He has set the bar high in his re­cov­ery

For­mer Olympic high jumper Ni­eto was par­a­lyzed last year. Now he’s work­ing hard with a big goal in mind.

Los Angeles Times - - PERSONAL FINANCE - By Nathan Fenno

Jamie Ni­eto sprawled face down in the grass near the high jump pit at Azusa Pa­cific Univer­sity’s de­serted Cougar Ath­letic Sta­dium, un­able to feel his arms or legs.

The two-time Olympic high jumper’s mind raced. An in­stant ear­lier, he had fin­ished an­other ses­sion coach­ing four Olympic hope­fuls by per­form­ing a cou­ple of back­flips. He had reeled them off hun­dreds, maybe thou­sands of times at the end of each com­pe­ti­tion be­fore re­tir­ing in 2013. But on the warm April morn­ing last year, the 39-year-old’s foot slipped. He knew in midair that the flip had gone wrong. His neck crashed into the ground, fol­lowed by the rest of his body.

Ni­eto’s ch­est felt like a tight band en­cased it. He prayed he wasn’t par­a­lyzed.

T.J. Shankar, who grew up in In­dia watch­ing videos of Ni­eto’s jumps, fig­ured his coach was kid­ding around. Jil­lian Sch­midt, a for­mer Cal Poly Pomona jumper aim­ing for the U.S. Olympic Tri­als, thought Ni­eto’s body shook from laugh­ter. They were con­vul­sions, not laughs.

Ni­eto wheezed three words: “I ... can’t ... move.”

Sam Saidi, who had re­lo­cated from Kansas a few months ear­lier to train with Ni­eto, called 911.


“We need an am­bu­lance right now. Our coach hit his head,” Saidi told the op­er­a­tor, the words spilling out al­most too quickly to un­der­stand. “Please hurry up.”

Some­one screamed “Coach Jamie! Coach Jamie!” in the back­ground. An­other per­son told Ni­eto in a calm voice: “You’re go­ing to be OK.”

Fol­low­ing the op­er­a­tor’s in­struc­tions, the group rolled Ni­eto onto his side to help him breathe. Sch­midt cra­dled the coach’s head in her hands.

They ad­mired Ni­eto, see­ing him as the joke-crack­ing, per­fec­tion­ist leader of their jump-happy fam­ily. He had a mag­netic smile and re­mained re­lent­lessly pos­i­tive, no mat­ter what ob­sta­cle they faced dur­ing prac­tices five days each week. He left noth­ing to chance: long vi­su­al­iza­tion ses­sions to pre­pare for any sit­u­a­tion and the thick folder called “the bi­ble” filled with ev­ery de­tail of the pro­gram. They idol­ized him and now they choked back tears and panic.

Ni­eto’s eyes seemed un­usu­ally calm. He looked as if he had ac­cepted what hap­pened. He asked the ath­letes to pray.

“It’s go­ing to be all right,” Ni­eto told him­self, “You just have to go through this.”

One of the jumpers, Dar­ius Pur­cell, fetched a Bi­ble from his car and placed it next to the coach. Saidi shouted prayers. One hand rested on the Bi­ble, the other hand ex­tended sky­ward.

Dur­ing a five-hour surgery at L.A. County-USC Med­i­cal Cen­ter, doc­tors re­moved a disk from Ni­eto’s neck and fused the C3 and C4 ver­te­brae to­gether. The disk jammed into the spine, but it re­mained in­tact. In a wait­ing room, a doc­tor told Sch­midt and the other jumpers it wasn’t clear if Ni­eto could walk again. He was par­tially par­a­lyzed from the neck down.

Raised in Sacra­mento, Ni­eto started jump­ing af­ter be­ing cut from Val­ley High’s bas­ket­ball team as a ju­nior. It wasn’t easy. Ni­eto fig­ured he had more down meets than suc­cess­ful ones. He bounced from Sacra­mento City Col­lege to Eastern Michi­gan Univer­sity, where he still holds the school’s in­door high jump record. He fin­ished fourth at the Athens Olympics in 2004, then at age 35, be­came the old­est male high jumper to make the U.S. Olympic team and placed sixth at the Lon­don Olympics in 2012.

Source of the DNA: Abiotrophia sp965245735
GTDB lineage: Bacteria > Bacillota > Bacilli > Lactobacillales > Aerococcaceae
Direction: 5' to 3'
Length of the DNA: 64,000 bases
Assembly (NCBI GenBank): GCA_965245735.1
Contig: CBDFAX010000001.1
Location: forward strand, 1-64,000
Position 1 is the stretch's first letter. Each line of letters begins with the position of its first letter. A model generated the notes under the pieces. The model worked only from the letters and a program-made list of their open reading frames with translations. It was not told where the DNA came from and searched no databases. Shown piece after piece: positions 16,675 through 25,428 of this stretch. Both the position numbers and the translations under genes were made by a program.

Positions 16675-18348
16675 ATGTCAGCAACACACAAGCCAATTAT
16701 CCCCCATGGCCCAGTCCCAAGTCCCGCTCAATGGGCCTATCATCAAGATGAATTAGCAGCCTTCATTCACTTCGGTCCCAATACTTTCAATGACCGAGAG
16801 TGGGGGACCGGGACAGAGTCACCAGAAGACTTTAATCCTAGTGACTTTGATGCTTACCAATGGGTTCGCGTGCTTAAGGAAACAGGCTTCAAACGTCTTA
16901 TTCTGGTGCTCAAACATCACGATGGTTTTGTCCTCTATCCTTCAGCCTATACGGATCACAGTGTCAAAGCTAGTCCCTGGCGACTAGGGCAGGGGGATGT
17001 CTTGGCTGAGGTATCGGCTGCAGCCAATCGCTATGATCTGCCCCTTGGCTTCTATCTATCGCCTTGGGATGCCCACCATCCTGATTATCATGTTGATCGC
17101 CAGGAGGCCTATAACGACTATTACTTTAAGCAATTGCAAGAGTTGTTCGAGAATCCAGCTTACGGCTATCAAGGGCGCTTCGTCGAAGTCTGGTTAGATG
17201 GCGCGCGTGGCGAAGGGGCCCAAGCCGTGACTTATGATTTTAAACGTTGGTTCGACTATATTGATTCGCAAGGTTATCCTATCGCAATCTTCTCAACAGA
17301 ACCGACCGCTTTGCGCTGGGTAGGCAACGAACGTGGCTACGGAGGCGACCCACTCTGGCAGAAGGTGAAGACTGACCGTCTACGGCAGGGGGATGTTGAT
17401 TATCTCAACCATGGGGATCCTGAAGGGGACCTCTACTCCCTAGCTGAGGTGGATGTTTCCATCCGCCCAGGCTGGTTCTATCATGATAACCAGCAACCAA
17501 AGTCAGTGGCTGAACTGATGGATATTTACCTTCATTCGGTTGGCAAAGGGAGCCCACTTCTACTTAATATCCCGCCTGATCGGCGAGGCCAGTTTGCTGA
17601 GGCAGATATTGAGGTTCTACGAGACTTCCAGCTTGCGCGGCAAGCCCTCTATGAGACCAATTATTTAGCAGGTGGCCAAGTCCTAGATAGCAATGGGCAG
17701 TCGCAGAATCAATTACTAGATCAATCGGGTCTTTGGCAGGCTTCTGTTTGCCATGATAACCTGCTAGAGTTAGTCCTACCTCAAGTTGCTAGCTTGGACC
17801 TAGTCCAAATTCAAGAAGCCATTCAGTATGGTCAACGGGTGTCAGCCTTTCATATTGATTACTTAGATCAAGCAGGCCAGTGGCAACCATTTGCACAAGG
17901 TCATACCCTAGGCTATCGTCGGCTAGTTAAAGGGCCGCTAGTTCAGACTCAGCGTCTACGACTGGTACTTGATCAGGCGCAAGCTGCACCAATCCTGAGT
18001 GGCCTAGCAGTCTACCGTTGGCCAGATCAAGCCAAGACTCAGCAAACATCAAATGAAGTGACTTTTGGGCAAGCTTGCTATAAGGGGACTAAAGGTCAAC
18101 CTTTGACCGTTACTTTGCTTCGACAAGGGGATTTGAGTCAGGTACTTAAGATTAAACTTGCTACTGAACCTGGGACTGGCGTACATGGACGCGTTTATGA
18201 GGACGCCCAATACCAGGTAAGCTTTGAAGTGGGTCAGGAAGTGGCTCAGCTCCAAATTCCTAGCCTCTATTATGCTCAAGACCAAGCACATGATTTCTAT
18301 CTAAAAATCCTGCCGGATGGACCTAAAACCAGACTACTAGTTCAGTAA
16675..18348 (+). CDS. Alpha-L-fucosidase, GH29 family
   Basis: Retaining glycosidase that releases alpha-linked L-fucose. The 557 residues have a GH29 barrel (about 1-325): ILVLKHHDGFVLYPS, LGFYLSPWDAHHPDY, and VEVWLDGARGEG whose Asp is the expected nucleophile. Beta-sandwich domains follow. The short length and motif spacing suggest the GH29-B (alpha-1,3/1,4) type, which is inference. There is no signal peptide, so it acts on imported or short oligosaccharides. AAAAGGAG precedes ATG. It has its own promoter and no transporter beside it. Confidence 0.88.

Ni­eto won four U.S. cham­pi­onships. He had a per­sonal best of 7 feet, 8 inches. He even jumped over a Volk­swa­gen sedan. A back­flip — some­times re­placed with a back hand­spring — be­came his sig­na­ture move af­ter ev­ery com­pe­ti­tion.

Re­tire­ment wasn’t any less ac­tive. He played Roberto Cle­mente in a 2013 film about the Pitts­burgh Pi­rates Hall of Famer, wrote screen­plays, coached at USC and, on a whim, could still clear 6-10 with­out any train­ing or a full ap­proach.

Now a tube snaked down his throat to help him breathe. He blinked to com­mu­ni­cate with his girl­friend, Shevon Stod­dart, a twotime Olympic hur­dler for Ja­maica. She re­cited the al­pha­bet; his eye­lids flut­tered at the cor­rect let­ter to spell each word.

“I feel like the Olympic Games were a warmup for what he has to do now,” said Stod­dart, who met Ni­eto five years ago dur­ing an au­di­tion for a com­mer­cial.

The tube came out. Ni­eto strug­gled to take a deep breath. The shal­low, halt­ing breaths left him pan­icked. In those mo­ments, he felt like he was dy­ing.

Ni­eto pestered doc­tors about when he could start re­ha­bil­i­ta­tion. He told them he’d re­turn to film­ing movies in the next year. He shrugged. Squeezed his legs to­gether. Moved a fore­arm. The process never seemed to move quickly enough. He screamed at his feet to move when Sch­midt and Saidi and the rest of the jumpers vis­ited. They prayed; the feet stayed in place.

Three nurses had to help Ni­eto shower. Left alone, he’d teeter and fall over. He had no core sta­bil­ity. He couldn’t sit up or bend over. He felt as help­less as a new­born. He cried.

Three weeks af­ter the ac­ci­dent, Ni­eto’s right in­dex fin­ger twitched. He had moved to the Ran­cho Los Ami­gos Na­tional Re­ha­bil­i­ta­tion Cen­ter in Downey. Each morn­ing, he imag­ined squeez­ing his hands to­gether 300 times. He felt like the hands ac­tu­ally moved, though they re­mained still. The twitch changed ev­ery­thing. By the day’s end, he had moved seven of his fin­gers and all of his toes.